© Reuters. U.S. President Joe Biden delivers remarks at the National Safer Communities Summit at the University of Hartford in West Hartford, Connecticut, U.S., June 16, 2023. REUTERS/Tom Brenner
WASHINGTON (Reuters) – The United States and India declared themselves “among the world’s closest partners” on Thursday during a state visit by Indian Prime Minister Narendra Modi to Washington hosted by President Joe Biden.
Washington is frustrated with India’s close ties to Russia as Moscow wages war on Ukraine. Modi did not address China or Russia directly, and Biden only mentioned China in response to a reporter’s question. But a joint statement released by the two after their private 2.5-hour meeting appeared to target both nations.
Both sides stressed the importance of a “rules-based international order”, saying that “the contemporary global order has been built on the principles of the United Nations Charter, international law and respect for sovereignty. and the territorial integrity of States”.
“The United States and India reaffirmed their resolve to thwart any attempt to unilaterally overthrow the multilateral system.”
The two leaders “expressed their deep concern over the conflict in Ukraine and mourned its terrible and tragic humanitarian consequences”, noting the “serious and growing impacts of the war on the global economic system, including on food, energy and energy, and supply chains.”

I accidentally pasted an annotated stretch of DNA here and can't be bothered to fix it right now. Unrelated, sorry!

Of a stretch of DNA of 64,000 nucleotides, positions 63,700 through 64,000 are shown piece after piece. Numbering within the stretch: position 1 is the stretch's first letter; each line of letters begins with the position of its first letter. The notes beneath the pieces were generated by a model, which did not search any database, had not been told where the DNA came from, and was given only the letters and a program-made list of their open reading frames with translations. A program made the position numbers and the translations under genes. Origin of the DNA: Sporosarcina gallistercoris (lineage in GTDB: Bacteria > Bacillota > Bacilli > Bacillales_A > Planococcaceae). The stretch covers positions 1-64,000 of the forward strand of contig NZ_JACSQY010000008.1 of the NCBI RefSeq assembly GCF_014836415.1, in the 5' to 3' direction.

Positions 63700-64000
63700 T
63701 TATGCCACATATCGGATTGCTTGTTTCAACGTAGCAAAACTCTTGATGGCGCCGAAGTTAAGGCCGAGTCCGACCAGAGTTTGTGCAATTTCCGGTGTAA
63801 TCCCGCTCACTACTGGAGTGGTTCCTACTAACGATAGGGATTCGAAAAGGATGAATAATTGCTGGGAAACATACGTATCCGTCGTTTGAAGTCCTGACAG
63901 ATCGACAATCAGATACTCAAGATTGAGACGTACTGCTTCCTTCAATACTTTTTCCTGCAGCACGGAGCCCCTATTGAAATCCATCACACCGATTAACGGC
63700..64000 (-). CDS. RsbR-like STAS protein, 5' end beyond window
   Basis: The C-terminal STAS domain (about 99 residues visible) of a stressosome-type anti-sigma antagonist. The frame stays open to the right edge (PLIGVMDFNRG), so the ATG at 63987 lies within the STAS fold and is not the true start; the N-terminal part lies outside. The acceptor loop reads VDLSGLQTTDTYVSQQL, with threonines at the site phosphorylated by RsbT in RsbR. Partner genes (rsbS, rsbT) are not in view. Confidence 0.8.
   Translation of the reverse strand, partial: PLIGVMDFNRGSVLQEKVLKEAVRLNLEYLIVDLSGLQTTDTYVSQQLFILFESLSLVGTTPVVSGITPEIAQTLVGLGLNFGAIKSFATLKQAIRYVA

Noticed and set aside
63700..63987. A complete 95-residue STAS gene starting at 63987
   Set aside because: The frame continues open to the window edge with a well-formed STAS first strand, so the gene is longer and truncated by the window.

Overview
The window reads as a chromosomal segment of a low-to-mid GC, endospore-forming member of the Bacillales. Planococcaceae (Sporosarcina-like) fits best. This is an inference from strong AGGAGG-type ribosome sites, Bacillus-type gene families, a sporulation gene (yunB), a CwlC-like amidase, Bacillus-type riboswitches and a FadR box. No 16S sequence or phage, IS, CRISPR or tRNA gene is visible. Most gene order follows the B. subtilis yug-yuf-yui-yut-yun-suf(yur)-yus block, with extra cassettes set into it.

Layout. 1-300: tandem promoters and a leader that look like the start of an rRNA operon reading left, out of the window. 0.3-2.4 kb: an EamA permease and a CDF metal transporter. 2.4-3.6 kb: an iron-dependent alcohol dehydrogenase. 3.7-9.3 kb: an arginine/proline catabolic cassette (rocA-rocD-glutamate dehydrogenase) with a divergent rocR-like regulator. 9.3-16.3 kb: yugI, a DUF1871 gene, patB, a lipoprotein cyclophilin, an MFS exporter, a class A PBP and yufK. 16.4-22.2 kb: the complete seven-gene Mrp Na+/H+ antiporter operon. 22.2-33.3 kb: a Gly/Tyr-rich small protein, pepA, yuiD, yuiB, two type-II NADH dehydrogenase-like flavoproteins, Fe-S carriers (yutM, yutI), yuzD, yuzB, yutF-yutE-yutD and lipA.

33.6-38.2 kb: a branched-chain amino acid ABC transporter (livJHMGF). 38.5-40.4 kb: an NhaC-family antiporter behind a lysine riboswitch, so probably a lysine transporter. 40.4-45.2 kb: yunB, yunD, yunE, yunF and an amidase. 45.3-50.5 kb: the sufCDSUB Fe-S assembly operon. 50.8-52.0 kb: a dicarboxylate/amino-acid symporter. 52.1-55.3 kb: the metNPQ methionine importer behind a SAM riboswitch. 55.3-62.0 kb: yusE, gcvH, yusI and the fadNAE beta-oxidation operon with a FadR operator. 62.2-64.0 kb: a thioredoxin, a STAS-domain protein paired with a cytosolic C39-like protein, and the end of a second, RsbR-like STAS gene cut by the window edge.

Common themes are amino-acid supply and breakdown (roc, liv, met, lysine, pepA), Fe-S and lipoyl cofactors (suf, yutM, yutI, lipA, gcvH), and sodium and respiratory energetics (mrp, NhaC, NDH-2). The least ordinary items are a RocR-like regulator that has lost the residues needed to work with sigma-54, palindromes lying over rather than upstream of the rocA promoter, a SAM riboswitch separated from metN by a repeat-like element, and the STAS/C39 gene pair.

The two countries pledged to “continue humanitarian aid to the Ukrainian people” and “agreed on the importance of post-conflict reconstruction in Ukraine”.
INDO-PACIFIC AND SOUTH CHINA SEA
The two men “reiterated their enduring commitment to a free, open, inclusive, peaceful and prosperous India-Pacific region with respect for territorial integrity and sovereignty, as well as international law”, while expressing their “concern about coercive actions and rising tensions” and their opposition to “destabilizing or unilateral actions that seek to change the status quo by force.”
The leaders “stressed the importance of respect for international law, in particular as reflected in the United Nations Convention on the Law of the Sea (UNCLOS), and the maintenance of the freedom of navigation and overflight, to meet the challenges of the rules-based maritime order. , including in the East and South China Seas.”